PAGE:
Constructing a VAT permanent establishment
In this article the term VAT permanent establishment will be explained, based on case law of the European Court of Justice (CJEU). Next you will find an example of the consequences in practice in an UK case that was decided recently. Determining whether there is a permanent establishment for VAT is important for determining who is liable for VAT in relation to the service provided, the supplier or the receiver of the service.
In various rulings the CJEU has provided explanations regarding a VAT permanent establishment. Among others it said that an establishment should have a certain minimum size and the human and technical resources necessary for the provision of the services should be permanently present. Later the CJEU mitigated ‘permanently present’: a permanent establishment should have a sufficient degree of permanence. The criteria should add to an establishment that can supply the services in question independent of the “main” place of establishment of the supplier in another state.
Recent UK case law
The UK case regards a supplier of constructions services, established outside the UK. During the buildings works, the supplier used an office of the client on/near the construction site in the UK. From that office he arranged he opened accounts with local suppliers, ordered materials for the works and discussed and agreed the progress and details of the works for about half a year. The invoicing and payment of suppliers and workers was organised outside the UK at the place where the supplier was established.
The judges indicated that human and technical resources were sufficient for a permanent establishment. The fact that the invoicing and payment was done outside the UK, did not lead to a different conclusion since it was not necessary for the supply of the building service itself at the time the work was done.
However, the judges decided that the degree of permanence was too low, so there was no VAT permanent establishment that could supply services. The only activity of the supplier in UK was this particular building work which was likely to last about half a year. Despite it was pursued there were no other contracts or activities of the supplier in the UK, which could have been indicative for a higher degree of permanence (and could have led to another result).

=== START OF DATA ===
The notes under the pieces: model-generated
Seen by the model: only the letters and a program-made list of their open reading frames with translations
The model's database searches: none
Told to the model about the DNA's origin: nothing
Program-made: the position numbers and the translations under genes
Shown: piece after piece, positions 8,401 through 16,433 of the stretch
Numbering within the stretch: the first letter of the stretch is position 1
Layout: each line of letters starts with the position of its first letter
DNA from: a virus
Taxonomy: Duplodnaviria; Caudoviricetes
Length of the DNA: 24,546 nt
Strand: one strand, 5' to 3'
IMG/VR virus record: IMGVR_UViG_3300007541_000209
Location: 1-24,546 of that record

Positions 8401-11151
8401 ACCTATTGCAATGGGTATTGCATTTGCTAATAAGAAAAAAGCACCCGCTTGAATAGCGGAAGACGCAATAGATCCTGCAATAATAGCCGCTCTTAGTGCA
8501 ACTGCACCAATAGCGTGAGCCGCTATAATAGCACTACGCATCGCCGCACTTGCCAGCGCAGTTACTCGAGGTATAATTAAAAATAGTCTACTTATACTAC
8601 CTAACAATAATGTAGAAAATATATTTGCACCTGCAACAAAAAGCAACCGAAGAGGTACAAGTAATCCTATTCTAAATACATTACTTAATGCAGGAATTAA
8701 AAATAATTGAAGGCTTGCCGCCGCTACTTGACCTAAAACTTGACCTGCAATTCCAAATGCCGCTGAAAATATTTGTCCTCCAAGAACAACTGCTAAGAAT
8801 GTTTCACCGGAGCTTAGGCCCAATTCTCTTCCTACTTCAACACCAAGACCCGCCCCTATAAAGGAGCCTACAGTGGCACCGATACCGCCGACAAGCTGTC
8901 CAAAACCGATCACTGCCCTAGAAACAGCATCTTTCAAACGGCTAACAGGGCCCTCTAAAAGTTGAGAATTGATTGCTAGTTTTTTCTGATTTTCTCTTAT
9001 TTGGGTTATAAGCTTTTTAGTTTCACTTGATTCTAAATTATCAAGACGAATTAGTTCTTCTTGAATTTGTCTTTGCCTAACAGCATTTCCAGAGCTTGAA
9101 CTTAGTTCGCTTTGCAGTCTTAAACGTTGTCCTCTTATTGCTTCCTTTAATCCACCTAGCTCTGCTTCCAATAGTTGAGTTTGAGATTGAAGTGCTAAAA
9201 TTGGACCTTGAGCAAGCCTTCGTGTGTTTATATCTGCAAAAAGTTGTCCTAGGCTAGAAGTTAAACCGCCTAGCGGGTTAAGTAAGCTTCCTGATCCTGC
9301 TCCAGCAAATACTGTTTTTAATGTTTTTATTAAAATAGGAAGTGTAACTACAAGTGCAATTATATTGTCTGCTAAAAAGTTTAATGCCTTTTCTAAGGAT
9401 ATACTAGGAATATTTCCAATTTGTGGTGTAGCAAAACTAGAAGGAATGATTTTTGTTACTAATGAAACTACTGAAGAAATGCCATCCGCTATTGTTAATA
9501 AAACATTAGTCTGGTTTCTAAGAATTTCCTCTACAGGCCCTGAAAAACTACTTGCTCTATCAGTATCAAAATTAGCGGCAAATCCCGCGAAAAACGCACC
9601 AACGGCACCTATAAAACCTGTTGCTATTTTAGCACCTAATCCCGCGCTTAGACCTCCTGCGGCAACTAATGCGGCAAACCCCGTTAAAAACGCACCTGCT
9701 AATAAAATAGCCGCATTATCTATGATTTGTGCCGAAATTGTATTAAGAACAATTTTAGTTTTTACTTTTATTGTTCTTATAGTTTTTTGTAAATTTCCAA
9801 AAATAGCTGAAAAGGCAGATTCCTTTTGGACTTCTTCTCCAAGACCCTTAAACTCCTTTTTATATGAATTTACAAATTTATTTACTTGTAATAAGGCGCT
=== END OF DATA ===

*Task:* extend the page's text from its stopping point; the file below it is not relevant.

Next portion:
The consequence in this particular case was that the UK VAT the supplier invoiced for the construction services was incorrect  since there was no VAT permanent establishment. In the end the result was that the customer had to bleed for this mistake and on balance had to pay(!) the VAT amount for the supplied services.
So this case shows the importance of determining whether there is a VAT permanent establishment and whether the (input) invoices are correct. If you want to avoid VAT risks of course.
 TC03689 Muster Inns Ltd.
 In the council regulation Nr. 282/2011 of 2011 a definition for VAT permanent establishments is included. This definition is in line with the earlier case law of the CJEU that was based on the Sixth Directive, the predecessor of the current VAT Directive. Please note that the judges did not use this definition (the articles of the VAT Directive for which this definition is valid are specifically mentioned in the council regulation).
 This article regards a VAT permanent establishment for providing services. For a VAT permanent establishment for receiving services, we refer to our article ‘A VAT permanent establishment for receiving services, what are the conditions?’.
 Possibly the supplier did not pay this VAT to the tax authorities.